Cisco has fixed a critical security hole in its Internetwork Operating System (IOS) that could have allowed hackers to crash or take control of the routers and switches that form the backbone of the Internet and enterprise networks.
The networking giant only yesterday disclosed the flaw, even though it has know about it since July. The security hole first became known at the Black Hat security conference in July, when security expert Michael Lynn showed how to take control of Cisco routers using the security flaw. Cisco then squashed making the flaw public by going to court and getting a restraining order against publicly disclosing the security hole.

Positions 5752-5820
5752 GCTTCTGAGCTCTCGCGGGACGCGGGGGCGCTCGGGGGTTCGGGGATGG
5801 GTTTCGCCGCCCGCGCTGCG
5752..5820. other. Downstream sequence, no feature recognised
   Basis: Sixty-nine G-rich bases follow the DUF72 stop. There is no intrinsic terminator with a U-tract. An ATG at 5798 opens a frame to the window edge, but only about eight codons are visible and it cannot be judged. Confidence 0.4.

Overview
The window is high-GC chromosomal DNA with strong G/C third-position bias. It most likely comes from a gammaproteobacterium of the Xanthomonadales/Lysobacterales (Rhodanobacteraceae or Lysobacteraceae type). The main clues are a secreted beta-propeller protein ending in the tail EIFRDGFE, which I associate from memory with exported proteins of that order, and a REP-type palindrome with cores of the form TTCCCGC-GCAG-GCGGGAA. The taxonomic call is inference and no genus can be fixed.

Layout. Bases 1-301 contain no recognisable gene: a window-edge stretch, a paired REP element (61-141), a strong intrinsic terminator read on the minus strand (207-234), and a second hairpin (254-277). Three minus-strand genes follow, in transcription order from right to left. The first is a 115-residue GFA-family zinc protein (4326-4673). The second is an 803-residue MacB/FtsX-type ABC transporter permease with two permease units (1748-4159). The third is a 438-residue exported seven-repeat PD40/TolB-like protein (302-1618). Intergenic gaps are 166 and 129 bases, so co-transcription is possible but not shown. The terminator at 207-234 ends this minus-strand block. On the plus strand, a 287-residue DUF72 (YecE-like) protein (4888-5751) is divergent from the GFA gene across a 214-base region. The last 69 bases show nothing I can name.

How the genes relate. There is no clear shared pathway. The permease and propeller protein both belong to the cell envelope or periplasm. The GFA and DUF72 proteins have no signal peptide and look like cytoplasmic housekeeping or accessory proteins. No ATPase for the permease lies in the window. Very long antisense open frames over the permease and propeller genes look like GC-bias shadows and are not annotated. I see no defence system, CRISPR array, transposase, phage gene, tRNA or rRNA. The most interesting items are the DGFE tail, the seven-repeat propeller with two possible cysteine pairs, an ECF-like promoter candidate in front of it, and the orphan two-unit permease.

Cisco waited to publicly disclose the flaw until it was able to issue a patch that would fix it.
Cisco has issued an advisory and patch detailing the flaw and how to fix the hole. As with many other security holes, it exploits a heap-based buffer overflow vulnerability that allows hackers to take control of a router or switch.
The security hole affects all Cisco products that run IOS.